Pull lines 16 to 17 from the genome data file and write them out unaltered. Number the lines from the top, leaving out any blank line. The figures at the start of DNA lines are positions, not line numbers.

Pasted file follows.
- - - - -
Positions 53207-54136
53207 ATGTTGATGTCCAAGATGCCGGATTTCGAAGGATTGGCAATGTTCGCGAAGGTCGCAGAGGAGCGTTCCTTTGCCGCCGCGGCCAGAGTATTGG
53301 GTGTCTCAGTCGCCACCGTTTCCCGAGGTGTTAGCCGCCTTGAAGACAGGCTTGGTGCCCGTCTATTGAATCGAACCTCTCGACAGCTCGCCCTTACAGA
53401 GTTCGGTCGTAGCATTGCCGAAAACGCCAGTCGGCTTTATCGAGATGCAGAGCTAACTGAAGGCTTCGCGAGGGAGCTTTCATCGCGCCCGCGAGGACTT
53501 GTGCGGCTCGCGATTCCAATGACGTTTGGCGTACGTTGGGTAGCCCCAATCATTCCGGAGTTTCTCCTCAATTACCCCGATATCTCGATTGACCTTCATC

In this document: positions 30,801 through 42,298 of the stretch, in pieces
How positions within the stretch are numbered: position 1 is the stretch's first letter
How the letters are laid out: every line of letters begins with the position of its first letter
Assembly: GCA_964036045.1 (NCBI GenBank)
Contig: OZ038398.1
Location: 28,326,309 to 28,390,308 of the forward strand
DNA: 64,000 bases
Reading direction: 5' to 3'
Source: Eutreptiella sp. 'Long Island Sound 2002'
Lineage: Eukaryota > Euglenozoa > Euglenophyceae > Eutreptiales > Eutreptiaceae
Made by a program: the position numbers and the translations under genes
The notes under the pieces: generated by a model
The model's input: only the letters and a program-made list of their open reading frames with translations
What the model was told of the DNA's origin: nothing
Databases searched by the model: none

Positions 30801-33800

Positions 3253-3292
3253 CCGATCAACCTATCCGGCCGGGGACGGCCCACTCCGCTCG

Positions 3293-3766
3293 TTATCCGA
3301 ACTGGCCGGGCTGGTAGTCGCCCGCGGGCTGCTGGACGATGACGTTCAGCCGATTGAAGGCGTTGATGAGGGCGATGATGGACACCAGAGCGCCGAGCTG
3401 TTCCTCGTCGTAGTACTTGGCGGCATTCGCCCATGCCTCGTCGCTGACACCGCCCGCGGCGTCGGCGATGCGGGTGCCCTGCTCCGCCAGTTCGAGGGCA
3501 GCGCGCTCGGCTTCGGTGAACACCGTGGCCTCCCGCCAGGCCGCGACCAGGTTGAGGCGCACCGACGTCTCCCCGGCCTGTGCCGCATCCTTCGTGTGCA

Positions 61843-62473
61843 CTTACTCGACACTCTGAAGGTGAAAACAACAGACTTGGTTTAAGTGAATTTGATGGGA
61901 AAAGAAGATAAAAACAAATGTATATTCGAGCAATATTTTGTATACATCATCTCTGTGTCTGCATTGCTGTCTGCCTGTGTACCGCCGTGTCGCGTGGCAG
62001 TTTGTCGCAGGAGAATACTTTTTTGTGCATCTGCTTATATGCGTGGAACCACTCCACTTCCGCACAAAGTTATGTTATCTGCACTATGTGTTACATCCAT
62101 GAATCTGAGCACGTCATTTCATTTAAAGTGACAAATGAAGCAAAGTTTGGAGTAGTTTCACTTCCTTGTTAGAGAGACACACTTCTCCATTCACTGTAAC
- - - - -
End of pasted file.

Made by a program: the position numbers and the translations under genes
The notes under the pieces: generated by a model